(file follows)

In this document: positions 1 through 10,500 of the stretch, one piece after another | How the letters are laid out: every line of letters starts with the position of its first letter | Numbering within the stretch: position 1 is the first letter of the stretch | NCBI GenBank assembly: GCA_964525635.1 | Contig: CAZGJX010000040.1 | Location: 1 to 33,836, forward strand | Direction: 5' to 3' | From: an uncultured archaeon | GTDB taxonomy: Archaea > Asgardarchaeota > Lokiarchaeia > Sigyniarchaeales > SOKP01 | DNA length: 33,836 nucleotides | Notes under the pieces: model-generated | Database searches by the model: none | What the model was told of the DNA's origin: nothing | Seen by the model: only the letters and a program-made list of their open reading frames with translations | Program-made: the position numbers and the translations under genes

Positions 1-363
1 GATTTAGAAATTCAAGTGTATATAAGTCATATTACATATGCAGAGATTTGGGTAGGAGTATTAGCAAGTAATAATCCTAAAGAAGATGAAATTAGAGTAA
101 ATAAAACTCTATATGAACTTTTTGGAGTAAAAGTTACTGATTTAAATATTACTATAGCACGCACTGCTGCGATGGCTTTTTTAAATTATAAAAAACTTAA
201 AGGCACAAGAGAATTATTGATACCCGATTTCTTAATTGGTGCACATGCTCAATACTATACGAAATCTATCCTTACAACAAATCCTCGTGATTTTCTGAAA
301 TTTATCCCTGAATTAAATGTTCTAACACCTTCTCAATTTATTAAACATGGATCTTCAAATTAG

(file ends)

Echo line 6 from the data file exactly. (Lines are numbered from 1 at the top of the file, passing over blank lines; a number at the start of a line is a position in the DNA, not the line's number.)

301 TTTATCCCTGAATTAAATGTTCTAACACCTTCTCAATTTATTAAACATGGATCTTCAAATTAG